Given the U.S.’s overwhelming presence in the global entertainment scene, most Malaysians are likely familiar with the American flag – a ubiquitous sight in both digital and physical media.
Interestingly, it bears a remarkable resemblance to our cherished ‘Jalur Gemilang’ and it can be traced back to both countries’ history and culture.
It all started with a design competition
Jalur Gemilang’s iconic design is all thanks to its creator, Mohamed bin Hamzah, and his use of red and white stripes, reminiscent of those on the US flag.
The flag’s inception dates back to the late 1940s when the Council of Rulers of the Federation of Malaya convened to establish an official flag, where three designs made it to the final stage.
Out of 373 participants, Mohamed bin Hamzah’s artwork was ultimately chosen after garnered the highest number of votes through a public voting process conducted by the Malay Mail newspaper.
The final design, which was approved in 1950 and used until 1963, featured eleven alternating red and white stripes with a blue quarter, a crescent star, and eleven concentric yellow dots.
The evolution of Jalur Gemilang
However, the flag’s evolution didn’t stop there. The color scheme was changed to incorporate royal Malay colors, while the number of stars and stripes were adjusted to represent the 14 states after Sabah and Sarawak joined Malaysia in 1963.
Interestingly, the design’s roots can be traced to the Majapahit kingdom’s emblem, where it features lines of red and white stripes.
These dual-coloured stripes also paid homage to Malaysia’s maritime realm, which held a significant place in the hearts of seafarers across the archipelago.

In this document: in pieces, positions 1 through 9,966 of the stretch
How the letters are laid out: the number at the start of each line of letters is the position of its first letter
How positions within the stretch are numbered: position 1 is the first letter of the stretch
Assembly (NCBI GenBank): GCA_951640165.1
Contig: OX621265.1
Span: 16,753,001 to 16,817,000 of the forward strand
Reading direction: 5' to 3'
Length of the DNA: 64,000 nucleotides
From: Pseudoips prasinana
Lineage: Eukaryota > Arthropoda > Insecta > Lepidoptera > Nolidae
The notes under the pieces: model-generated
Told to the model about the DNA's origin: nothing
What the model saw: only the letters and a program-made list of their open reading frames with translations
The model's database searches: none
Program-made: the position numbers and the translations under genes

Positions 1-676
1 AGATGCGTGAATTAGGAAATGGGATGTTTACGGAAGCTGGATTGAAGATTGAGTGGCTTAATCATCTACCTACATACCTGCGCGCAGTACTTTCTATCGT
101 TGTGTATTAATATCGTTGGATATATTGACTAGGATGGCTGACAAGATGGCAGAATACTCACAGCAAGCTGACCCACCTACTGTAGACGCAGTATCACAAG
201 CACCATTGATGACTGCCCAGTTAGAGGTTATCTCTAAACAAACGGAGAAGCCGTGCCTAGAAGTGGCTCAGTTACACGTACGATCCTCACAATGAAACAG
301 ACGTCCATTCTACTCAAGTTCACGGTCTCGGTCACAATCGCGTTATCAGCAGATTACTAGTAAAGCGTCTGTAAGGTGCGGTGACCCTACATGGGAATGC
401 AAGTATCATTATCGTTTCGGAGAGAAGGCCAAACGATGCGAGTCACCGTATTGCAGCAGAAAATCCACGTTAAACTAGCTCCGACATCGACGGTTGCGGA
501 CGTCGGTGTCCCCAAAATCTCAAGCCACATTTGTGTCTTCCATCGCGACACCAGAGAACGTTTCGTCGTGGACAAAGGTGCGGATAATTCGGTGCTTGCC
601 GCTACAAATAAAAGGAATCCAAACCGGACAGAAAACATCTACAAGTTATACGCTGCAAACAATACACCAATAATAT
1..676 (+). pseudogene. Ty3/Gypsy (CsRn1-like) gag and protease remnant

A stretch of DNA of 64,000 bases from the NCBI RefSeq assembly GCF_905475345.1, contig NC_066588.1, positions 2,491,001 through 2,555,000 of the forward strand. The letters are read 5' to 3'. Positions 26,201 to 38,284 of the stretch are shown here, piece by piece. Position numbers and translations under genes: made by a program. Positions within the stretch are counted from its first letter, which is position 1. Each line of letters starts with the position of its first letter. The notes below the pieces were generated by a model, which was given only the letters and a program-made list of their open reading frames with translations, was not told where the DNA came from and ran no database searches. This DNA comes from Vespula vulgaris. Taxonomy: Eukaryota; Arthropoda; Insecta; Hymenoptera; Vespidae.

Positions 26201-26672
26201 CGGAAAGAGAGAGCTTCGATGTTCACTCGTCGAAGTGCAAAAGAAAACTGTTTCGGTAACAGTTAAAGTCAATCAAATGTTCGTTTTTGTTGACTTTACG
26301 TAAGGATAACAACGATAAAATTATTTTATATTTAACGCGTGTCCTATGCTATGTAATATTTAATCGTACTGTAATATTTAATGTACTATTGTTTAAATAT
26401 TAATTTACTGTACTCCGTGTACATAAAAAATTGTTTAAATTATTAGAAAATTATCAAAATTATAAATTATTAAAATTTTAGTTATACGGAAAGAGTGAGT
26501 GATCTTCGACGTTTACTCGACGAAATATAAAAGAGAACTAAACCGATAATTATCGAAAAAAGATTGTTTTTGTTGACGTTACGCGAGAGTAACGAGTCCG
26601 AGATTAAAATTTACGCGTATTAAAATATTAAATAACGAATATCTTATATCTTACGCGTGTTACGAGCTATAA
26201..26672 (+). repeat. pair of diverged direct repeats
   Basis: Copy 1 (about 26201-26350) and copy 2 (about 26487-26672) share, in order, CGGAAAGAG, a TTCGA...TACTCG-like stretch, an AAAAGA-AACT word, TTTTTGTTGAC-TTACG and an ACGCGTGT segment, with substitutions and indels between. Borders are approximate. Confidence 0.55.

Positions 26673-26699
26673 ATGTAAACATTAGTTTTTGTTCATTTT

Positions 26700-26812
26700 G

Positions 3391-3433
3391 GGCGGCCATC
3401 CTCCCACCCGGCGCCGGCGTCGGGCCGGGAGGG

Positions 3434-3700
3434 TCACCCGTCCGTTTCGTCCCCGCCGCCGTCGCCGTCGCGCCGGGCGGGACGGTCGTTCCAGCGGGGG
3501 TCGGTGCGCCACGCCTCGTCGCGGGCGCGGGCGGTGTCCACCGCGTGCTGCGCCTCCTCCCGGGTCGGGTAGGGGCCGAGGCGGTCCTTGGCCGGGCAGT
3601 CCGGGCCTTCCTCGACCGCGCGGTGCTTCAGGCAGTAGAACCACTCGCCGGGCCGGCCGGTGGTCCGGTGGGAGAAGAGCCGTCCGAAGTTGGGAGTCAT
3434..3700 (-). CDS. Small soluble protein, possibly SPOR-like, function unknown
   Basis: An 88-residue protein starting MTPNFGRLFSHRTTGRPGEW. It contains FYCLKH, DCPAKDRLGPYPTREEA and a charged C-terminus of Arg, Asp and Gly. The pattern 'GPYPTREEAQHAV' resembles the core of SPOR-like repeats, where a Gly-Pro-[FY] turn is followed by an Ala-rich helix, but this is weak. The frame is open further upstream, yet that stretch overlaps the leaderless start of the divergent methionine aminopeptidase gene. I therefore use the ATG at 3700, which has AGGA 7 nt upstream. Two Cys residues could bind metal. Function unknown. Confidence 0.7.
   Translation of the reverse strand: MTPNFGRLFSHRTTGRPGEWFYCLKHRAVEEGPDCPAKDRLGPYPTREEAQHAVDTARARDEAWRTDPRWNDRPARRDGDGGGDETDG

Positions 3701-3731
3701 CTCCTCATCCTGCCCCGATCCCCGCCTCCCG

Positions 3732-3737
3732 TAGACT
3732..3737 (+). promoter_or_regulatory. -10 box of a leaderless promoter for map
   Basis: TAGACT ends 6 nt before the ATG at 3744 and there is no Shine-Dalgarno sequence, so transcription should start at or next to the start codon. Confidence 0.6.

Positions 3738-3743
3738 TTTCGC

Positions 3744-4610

Additionally, the star and moon emblem drew its inspiration from the Johor state flag, where it symbolised ties to the Ottoman Turks and Sultan Abu Bakar’s historic meetings with Caliph Abdul Hamid II.
How about the U.S. flag?
On the other side of the world, the U.S. has its own narrative, where it’s closely tied to the its journey to independence.
The original design featured nine stripes found on the East India Company (EIC) flag, which gained popularity among American freedom fighters.
Following the historic Boston Tea Party protest against EIC’s monopolies and taxes, the flag became a symbol of defiance. After the U.S. gained independence, the flag evolved to incorporate thirteen stars representing the original colonies.
As for the blue square and the stars, it was meant to symbolise unity and freedom and eventually a total of 50 stars were added to the flag as more territory was being added to the nation.
While the flag design of Malaysia and the U.S.’ are quite different from each other, both embody the blood, sweat, and tears of those who fought to shake off the shackles of colonialism and to establish an entirely new nation of their own.
Happy 66th Independence Day, Malaysia! Merdeka!